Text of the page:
On the eve of this tumultuous election I think it remains a big "if" unless we begin to do the work required of citizens of a free republic. One way to do this is by rejecting oligarchy. The most obvious manifestation of this in our time is Bushes and Clintons running to succeed each other. Are we Perón's Argentina? Do we really desire to become a Banana Republic? In my view, another way to resist oligarchy is to break the two party duopoly, especially given that some 60% U.S. of citizens admit neither party represents their views or interests, thus making us agents of our own repression.
Yesterday's New York Times featured a piece by Nikolai Tolstoy, who serves as chancellor of the International Monarchist League (such a league could certainly not have something as lowly as a chairman), in which he argued that the United States of America should consider establishing a monarchy. His argument struck me as rather convoluted and his examples cherry-picked. Perhaps the best argument against Tolstoy's case for monarchy is that constitutional monarchies didn't spare many European countries ceding their sovereignty to the E.U., of which Queen Elizabeth II is merely a citizen. Is this the French Revolution succeeding by other means? The folly of this was highlighted in an article featured in the current edition of The New Criterion by British MEP Daniel Hannan, who was driving force behind the Brexit vote: "Populism, III: Insects of the hour."
Tolstoy invoked the decision by Truman and MacArthur not to oust Emperor Hirohito at the end of World War II as a tacit acknowledgement that monarchy is the best form of government. It really serves no such purpose. It was an exercise in the kind of pragmatism missing from our recent Iraqi, Afghani, Libyan, and Syrian adventures. Churchill's blaming Hitler on the U.S. is laughable. Let's talk about Treaty of Versailles, which the U.S. Senate refused to ratify, forcing us to make a separate peace with Germany. In addition to being opposed to joining the League of Nations on the grounds it would negatively impact U.S. sovereignty, some thought it too punitive and counterproductive, which it turned out to be.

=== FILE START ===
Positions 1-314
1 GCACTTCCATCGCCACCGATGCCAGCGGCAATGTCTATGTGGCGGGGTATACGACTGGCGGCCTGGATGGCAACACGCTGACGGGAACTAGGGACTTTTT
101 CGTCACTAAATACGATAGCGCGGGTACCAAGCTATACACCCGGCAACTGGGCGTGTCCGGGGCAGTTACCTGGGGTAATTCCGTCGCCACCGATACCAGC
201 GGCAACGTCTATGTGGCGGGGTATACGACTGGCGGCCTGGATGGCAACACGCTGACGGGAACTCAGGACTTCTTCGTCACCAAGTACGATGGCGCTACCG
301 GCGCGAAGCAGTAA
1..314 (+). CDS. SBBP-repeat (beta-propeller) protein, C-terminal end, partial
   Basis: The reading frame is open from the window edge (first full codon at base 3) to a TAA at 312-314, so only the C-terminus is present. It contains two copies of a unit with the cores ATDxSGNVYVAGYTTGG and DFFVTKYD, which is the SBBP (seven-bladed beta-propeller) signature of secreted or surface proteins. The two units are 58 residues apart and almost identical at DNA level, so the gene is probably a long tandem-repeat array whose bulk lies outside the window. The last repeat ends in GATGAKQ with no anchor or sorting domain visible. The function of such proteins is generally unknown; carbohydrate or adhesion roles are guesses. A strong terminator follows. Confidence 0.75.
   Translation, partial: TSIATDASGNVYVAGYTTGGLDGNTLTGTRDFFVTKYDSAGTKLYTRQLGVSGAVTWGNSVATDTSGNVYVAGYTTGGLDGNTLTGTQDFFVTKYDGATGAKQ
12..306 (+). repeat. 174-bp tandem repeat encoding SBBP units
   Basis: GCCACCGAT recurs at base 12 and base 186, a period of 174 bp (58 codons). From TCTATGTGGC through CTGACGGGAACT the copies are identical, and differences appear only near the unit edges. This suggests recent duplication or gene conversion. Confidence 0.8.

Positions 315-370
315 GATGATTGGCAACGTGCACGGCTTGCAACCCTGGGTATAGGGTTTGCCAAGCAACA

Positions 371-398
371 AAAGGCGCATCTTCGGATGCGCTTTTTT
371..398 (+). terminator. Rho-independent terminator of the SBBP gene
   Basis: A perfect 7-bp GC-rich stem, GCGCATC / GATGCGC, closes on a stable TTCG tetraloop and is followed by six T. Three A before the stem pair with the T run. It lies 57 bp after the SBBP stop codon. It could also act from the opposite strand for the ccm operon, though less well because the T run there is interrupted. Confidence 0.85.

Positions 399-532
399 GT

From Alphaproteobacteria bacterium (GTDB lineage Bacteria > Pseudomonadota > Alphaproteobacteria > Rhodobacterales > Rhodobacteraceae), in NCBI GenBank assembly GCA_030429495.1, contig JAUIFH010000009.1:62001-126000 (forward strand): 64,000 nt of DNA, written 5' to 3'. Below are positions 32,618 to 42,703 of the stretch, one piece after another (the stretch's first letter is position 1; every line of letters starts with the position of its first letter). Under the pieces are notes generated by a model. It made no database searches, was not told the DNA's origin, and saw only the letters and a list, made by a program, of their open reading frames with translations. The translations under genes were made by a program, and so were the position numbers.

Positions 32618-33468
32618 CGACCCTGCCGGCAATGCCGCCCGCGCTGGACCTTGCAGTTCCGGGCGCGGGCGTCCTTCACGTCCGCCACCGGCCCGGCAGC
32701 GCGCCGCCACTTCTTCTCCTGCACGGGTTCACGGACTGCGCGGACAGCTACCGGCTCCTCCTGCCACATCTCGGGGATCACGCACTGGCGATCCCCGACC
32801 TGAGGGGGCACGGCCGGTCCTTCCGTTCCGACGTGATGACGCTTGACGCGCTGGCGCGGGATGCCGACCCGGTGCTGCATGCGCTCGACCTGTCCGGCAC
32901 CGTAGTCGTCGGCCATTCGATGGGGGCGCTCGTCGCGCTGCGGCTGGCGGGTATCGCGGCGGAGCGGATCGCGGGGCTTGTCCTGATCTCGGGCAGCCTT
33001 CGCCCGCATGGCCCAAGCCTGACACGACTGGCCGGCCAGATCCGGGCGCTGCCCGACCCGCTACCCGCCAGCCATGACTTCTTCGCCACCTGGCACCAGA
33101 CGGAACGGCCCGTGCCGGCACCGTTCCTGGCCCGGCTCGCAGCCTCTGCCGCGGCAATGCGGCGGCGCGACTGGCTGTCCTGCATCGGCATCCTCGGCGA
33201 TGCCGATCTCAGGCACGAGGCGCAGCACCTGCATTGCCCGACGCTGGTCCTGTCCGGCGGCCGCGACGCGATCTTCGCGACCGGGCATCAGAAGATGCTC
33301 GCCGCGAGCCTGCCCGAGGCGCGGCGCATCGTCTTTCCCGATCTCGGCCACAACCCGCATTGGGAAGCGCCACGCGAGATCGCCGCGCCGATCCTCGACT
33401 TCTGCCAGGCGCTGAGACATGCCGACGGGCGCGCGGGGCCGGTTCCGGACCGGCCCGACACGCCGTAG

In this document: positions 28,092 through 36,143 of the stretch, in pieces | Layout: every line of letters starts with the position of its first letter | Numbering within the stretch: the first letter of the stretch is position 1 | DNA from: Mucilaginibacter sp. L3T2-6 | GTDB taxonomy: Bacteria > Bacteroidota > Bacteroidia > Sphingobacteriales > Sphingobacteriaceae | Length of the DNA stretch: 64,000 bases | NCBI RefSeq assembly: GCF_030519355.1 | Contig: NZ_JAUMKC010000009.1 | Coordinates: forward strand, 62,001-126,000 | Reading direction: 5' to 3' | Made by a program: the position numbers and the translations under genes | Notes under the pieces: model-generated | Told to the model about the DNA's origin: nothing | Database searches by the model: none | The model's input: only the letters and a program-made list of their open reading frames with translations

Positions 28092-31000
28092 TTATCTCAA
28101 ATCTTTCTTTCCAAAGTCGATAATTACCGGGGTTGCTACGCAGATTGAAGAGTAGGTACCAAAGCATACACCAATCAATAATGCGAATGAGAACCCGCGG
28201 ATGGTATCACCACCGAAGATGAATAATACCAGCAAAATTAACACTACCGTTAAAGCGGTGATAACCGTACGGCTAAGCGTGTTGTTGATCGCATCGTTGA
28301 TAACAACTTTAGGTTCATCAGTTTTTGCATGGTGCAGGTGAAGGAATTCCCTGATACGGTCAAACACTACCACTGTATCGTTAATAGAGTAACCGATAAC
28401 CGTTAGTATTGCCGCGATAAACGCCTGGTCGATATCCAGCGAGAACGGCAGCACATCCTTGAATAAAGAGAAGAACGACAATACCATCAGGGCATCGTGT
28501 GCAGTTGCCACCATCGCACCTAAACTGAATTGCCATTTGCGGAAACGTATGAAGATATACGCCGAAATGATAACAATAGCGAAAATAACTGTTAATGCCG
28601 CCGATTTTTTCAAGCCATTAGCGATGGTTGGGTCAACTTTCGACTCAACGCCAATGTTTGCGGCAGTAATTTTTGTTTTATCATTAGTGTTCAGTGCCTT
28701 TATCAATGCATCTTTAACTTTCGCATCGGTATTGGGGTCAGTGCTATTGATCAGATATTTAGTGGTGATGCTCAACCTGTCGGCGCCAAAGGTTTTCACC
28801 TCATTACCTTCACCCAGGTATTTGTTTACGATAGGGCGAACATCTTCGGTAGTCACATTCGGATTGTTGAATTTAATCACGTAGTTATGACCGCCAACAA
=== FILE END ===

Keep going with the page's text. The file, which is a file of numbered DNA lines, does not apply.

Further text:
Tolstoy cites Edmund Burke in favor of monarchy. But he leaves out that Burke argued in favor of granting the American colonists representation in Parliament, a move that more than likely would've avoided the American Revolution. One might ask, where was the wisdom and saving grace of monarchy when that reasonable argument was made? Our own history, including the madness of King George (a great movie, by-the-way, is The Madness of King George with Nigel Hawthorne playing King George III), remains the best argument against a monarchy.
Of course, George Washington vehemently declined to be crowned king. When he voluntarily left office after serving two terms as president, no less than King George III said he had "the greatest character of the age." I am not a thorough-going republican. In other words, I don't favor the abolition of British, Spanish, Belgian, Dutch, Swedish, Norwegian, or Thai monarchies. But the United States was founded as a republic and can only be true to itself by remaining one.
A monarchy? If you're a U.S. citizen, be a patriot and perish the thought. Then get to work keeping our republic. You're never beaten until you quit.